I thought the opposing side was all for Freeze Peach? This seems like a pretty clear breach of that ideal to me. Yeah sure Ron didn’t want the post taken down and just wants to change 3 specific points but given the takedown CFI must’ve shown some legal muscle. That’s like a maffiaboss saying I don’t want to break your legs but you gotta give me that money you owe me or I won’t have a choice. As long as Ron Lindsay is part of CFI that organisation won’t get a cent of my money. They have nobody but him to blame for that.

  24. 24
    Inaji

    Aaaaarggggh! At this point, I feel like just banging my head into a wall would be a more productive use of my time. This is reaching ‘a bad farce’ point, rapidly.

  25. 25
    Pteryxx

    3. The Center for Inquiry does not have an extraordinary history of sexual harassment claims, nor is there any evidence to support the allegation that it has a track record of disciplining harassers lightly.

    again, as if we can’t all say this often enough: No wonder certain folks lost their shit when the community started publicly discussing sexual harassment policies. Saying “there’s no evidence” is the only thing keeping their Emperor’s clothing on.

  26. 26
    Anthony K

    Indeed, following the appearance of Ms. Stollznow’s blog post, I have already received two e-mails indicating that individuals would not support CFI. Ms. Stollznow’s allegations also will have an adverse effect on our ability to recruit staff.

    Man, everything that happens to skeptics’ organizations is the result of irresponsible blogging. They just have the worst luck, don’t they?

  27. 27
    urbster1

    Man this is gross shit. I used to love my “Support Science & Reason” CFI license plate frame that I got the first time I met Richard Carrier. But now I am thinking of ripping it off and putting “In God We Trust” back on there. Ok, well not really. But almost.

  28. 28
    Rob Grigjanis

    Pteryxx @8:

    “irresponsible locker-room” = “official organization”

    for the last few thousand years, on the whole.

  29. 29
    w00dview

    Richard Carrier explains a New York law that may be stifling the conversation, and also reveals that he’s been blacklisted by CFI.

    Why, I’m sure those valiant defenders of FREEZE PEACH will be shouting from the rooftops about the injustice of Ron Lindsay silencing Carrier like the Vatican punishes whistleblowers. Yep, as soon as they hear about this they are sure to raise hell….

    And the fucking pitters have begun to show up at CFI to support Lindsay

    Oh. Never mind.

  30. 30
    screechymonkey

    The Center for Inquiry does not have an extraordinary history of sexual harassment claims

    Just, you know, a normal history. The usual stuff.

    (Reminds me of all the demands that we prove that harassment is more frequent in the skeptical community than the general population, otherwise no action need be taken.)

  31. 31
    Marcus Ranum

    issue an immediate apology

    That’s an editorial suggestion for a correction? As in, “we’re sorry we published this.”

  32. 32
    carlie

    Wait, he went to actual sarcasm at ijoe on twitter? Way to be professional there, Ron.

  33. 33
    geekoid

    Someone made inaccurate statements. The group they were made about want them corrected.
    And..people attack them for wanting correct information.

    So, skeptics no longer want incorrect facts corrected? is that the deal now?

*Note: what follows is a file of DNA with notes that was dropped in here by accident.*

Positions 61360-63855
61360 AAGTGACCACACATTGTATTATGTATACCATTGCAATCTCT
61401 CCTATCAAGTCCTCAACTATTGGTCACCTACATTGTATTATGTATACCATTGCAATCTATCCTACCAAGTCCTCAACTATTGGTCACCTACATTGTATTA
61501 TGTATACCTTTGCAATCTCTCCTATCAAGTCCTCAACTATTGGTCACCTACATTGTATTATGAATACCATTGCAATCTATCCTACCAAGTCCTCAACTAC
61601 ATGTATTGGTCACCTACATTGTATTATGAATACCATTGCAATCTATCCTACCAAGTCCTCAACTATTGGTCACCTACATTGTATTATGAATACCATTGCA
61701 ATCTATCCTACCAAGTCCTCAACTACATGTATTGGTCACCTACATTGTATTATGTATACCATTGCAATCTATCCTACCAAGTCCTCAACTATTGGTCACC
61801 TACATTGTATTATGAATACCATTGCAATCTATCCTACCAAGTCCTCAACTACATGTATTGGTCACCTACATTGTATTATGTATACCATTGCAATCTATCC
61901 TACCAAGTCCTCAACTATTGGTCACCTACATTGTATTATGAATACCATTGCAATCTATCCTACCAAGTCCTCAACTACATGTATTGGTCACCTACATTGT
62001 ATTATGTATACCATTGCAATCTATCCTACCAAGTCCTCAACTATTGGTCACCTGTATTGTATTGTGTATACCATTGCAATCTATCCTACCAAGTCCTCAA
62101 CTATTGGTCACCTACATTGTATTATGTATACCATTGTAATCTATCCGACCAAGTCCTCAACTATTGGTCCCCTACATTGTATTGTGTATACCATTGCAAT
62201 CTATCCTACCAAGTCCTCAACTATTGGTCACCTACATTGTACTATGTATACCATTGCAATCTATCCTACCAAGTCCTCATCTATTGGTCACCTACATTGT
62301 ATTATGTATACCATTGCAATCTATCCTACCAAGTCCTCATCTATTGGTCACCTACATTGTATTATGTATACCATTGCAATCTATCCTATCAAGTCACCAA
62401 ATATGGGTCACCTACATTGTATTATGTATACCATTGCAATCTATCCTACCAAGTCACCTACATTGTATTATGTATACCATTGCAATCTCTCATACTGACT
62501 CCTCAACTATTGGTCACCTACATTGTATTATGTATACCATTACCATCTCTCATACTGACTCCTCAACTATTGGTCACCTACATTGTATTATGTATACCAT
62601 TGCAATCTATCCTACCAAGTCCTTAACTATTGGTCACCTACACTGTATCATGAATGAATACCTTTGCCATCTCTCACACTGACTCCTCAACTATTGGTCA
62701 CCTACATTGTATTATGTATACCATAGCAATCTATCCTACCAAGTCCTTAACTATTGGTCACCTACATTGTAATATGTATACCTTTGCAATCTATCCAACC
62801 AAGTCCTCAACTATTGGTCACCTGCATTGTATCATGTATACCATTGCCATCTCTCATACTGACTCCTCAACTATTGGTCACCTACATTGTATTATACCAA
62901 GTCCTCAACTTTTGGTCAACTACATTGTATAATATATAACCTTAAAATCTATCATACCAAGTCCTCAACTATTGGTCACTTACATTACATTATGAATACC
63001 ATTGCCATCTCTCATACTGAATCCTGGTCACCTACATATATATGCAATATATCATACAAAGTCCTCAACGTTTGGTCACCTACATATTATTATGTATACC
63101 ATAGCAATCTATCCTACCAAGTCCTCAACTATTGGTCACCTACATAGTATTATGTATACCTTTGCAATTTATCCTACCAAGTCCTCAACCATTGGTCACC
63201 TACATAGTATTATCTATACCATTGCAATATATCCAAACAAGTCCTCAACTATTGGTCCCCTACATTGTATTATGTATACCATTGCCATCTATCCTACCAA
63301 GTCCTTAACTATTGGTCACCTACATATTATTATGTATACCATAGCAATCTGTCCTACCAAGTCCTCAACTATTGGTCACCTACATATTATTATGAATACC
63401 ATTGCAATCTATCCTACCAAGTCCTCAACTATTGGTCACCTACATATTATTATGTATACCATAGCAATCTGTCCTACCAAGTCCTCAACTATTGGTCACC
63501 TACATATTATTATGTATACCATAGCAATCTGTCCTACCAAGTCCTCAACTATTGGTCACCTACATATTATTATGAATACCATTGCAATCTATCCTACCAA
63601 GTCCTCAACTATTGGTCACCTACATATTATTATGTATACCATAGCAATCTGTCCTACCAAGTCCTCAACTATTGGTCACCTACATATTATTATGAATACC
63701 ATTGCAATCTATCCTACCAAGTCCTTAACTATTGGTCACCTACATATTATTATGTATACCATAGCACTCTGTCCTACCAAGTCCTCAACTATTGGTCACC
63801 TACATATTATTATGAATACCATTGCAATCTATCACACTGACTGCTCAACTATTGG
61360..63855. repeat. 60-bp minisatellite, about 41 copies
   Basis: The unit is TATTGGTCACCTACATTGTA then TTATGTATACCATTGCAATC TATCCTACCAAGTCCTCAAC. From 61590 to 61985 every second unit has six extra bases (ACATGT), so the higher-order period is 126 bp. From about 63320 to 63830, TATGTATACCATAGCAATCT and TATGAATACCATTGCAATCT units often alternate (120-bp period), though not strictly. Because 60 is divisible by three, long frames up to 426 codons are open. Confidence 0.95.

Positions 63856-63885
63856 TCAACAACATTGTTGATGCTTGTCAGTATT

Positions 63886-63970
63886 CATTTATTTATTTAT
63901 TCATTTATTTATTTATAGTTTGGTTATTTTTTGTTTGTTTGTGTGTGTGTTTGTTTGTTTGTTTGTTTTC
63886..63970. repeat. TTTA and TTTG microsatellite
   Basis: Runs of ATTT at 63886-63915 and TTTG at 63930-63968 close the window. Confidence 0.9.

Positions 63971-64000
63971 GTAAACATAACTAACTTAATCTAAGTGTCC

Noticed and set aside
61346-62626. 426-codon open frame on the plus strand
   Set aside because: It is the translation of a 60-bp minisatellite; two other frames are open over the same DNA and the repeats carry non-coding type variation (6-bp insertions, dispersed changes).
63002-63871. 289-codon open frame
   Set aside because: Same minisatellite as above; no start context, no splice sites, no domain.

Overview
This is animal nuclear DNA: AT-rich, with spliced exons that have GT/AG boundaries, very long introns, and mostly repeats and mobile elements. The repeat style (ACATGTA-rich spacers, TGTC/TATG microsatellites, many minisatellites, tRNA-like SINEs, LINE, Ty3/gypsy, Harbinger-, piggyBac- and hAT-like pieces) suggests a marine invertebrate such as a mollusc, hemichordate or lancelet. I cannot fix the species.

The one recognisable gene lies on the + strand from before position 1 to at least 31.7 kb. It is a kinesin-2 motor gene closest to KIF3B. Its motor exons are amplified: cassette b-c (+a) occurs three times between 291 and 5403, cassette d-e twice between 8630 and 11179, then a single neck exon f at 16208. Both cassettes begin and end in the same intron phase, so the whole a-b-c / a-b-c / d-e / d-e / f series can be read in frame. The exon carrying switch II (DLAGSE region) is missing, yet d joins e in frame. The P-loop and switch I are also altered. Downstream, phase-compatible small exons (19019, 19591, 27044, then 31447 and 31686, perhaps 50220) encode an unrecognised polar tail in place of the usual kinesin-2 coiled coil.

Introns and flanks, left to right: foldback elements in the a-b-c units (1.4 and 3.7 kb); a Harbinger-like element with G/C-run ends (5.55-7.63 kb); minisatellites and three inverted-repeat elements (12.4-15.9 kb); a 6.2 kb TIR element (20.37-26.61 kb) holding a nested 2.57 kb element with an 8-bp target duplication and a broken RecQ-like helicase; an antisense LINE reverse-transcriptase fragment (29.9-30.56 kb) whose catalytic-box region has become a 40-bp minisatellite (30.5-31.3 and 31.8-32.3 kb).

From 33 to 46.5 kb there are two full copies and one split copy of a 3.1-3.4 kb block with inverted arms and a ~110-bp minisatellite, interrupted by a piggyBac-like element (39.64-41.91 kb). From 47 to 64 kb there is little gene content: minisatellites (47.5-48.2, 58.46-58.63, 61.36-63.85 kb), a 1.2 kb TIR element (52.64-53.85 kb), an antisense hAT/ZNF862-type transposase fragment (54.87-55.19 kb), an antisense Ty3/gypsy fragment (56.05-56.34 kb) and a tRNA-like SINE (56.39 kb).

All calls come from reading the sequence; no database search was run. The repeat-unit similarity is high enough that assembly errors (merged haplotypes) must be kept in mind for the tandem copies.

These are legal issues, so yeah lawyers are involved. It’s a serious issue, so yeah lawyers are involved.

    I have a skeptical daughter, this is a very serious issue to me, but that doesn’t mean we leave our critically thinking brains at the door.

    This article is horrid. It opens with pure speculation.
    There are other reasons it was pulled. Their lawyer may have advised them to based on the discussion over what some people are saying are inaccuracies. Maybe she pulled it? maybe He do request to be pulled. we don’t know and speculating is just throwing water on this raging grease fire.

    “But the fact still remains that they did deal with Radford very lightly,”
    that opinion, not fact. Appalling

    and a person claims to be blacklisted, and those all the evidences you need? a claim? Again, appalling.

    Hey, if it meets you emotional reaction, then facts don’t matter right? just like creationist and global warming deniers.

  34. 34
    Jacob Schmidt

    And..people attack them for wanting correct information.

    Being the totally awesome skeptical skeptic you are, you can produce quotes of this happening, right?

  35. 35
    imthegenieicandoanything

    What I hear, pretty damn clearly, is a bunch of guys saying “Hey! STFU! Why make such a fuss over nothing when we got such a real good thing goin’ here!”

  36. 36
    Pteryxx

    Someone made inaccurate statements.

    And you’re taking Lindsay’s word for that? Hearsay! Libel! Slander!

  37. 37
    Nerd of Redhead, Dances OM Trolls

    and a person claims to be blacklisted, and those all the evidences you need? a claim? Again, appalling.

    Not a claim, but TESTIMONY FROM THE INVOLVED PARTY. That is evidence in a court of law. Funny how some folks can’t grasp that concept….

  38. 38
    Improbable Joe, bearer of the Official SpokesGuitar

    Seriously, Ron Lindsay acts like he’s running a local social club with a dozen members rather than a national, professional organization. It is all about his ego and defending his buddies, and in ways that indicate that he’s on an emotional/intellectual level only slightly higher than a teenager defending his YouTube videos. It is a terrible combination of too much power and nothing near the maturity or professionalism to handle the responsibilities that come with that sort of power.

  39. 39
    Anthony K

    I have a skeptical daughter, this is a very serious issue to me, but that doesn’t mean we leave our critically thinking brains at the door.